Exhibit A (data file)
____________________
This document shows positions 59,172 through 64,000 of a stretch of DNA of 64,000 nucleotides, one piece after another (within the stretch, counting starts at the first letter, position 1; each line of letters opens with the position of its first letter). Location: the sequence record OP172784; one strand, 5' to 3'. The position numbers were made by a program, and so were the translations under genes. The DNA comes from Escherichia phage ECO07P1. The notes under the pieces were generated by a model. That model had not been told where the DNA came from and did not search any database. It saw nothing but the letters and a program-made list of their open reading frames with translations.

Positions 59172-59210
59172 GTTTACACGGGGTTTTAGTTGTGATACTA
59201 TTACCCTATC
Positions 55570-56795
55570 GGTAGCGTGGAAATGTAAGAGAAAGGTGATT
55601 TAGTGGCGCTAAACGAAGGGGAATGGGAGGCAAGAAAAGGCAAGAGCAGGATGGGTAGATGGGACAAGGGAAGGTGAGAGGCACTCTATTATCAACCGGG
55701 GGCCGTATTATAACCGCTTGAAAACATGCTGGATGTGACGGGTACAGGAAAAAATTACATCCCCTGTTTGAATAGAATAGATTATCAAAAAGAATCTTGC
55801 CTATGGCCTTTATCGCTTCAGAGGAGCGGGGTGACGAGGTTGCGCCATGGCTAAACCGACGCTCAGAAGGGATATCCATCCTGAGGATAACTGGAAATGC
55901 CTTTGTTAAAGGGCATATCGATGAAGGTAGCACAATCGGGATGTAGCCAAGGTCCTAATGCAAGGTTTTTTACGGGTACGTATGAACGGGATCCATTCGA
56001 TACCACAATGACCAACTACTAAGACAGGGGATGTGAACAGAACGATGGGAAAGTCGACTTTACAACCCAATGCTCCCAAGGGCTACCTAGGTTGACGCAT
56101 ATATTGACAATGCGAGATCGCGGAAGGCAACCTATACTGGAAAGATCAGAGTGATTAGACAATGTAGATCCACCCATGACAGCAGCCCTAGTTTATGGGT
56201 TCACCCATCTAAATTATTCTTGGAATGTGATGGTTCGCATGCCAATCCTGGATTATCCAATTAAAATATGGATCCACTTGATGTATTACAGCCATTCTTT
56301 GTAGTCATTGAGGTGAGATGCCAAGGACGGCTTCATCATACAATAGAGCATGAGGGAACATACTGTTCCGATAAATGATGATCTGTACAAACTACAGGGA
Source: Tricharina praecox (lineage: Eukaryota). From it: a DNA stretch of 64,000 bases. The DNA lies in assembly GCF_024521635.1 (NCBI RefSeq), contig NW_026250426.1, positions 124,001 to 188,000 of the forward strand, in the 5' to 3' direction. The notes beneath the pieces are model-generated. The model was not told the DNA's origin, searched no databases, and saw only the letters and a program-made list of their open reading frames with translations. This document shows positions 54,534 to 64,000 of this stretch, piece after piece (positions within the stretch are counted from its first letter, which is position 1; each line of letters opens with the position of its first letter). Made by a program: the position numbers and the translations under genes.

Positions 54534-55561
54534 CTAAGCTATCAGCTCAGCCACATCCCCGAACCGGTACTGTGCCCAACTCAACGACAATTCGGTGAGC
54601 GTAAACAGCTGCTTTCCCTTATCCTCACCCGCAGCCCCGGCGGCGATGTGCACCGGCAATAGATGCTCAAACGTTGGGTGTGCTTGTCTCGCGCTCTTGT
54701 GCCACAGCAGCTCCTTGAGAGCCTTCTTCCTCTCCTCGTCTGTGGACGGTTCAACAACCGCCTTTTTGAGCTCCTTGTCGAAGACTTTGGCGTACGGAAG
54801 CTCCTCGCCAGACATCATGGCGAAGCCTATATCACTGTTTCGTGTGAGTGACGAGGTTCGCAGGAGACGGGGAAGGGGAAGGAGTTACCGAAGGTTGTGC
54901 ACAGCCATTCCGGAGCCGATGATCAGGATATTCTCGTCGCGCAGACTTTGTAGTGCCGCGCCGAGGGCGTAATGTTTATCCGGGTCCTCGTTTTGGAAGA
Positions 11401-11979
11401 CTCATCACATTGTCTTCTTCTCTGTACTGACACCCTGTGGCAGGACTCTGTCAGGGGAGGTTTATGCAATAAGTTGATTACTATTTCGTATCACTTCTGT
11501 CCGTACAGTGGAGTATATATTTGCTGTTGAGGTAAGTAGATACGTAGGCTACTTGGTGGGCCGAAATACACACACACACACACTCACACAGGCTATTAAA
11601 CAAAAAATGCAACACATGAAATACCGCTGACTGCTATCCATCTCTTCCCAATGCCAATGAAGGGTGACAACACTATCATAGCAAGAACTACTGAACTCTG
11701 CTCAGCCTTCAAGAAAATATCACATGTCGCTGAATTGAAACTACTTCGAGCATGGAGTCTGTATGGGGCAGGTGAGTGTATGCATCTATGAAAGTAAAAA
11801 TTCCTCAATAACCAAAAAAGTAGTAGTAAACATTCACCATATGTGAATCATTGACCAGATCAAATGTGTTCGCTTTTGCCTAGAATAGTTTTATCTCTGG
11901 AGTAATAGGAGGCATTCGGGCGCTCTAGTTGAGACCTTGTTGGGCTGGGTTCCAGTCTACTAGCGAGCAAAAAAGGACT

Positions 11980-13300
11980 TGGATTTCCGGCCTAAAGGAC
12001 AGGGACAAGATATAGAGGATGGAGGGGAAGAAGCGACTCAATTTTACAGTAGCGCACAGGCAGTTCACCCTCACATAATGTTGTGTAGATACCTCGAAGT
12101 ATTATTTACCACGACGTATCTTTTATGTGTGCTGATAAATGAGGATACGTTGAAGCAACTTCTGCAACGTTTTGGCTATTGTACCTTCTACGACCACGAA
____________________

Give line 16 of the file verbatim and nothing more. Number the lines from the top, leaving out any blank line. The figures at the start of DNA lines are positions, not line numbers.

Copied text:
Positions 54534-55561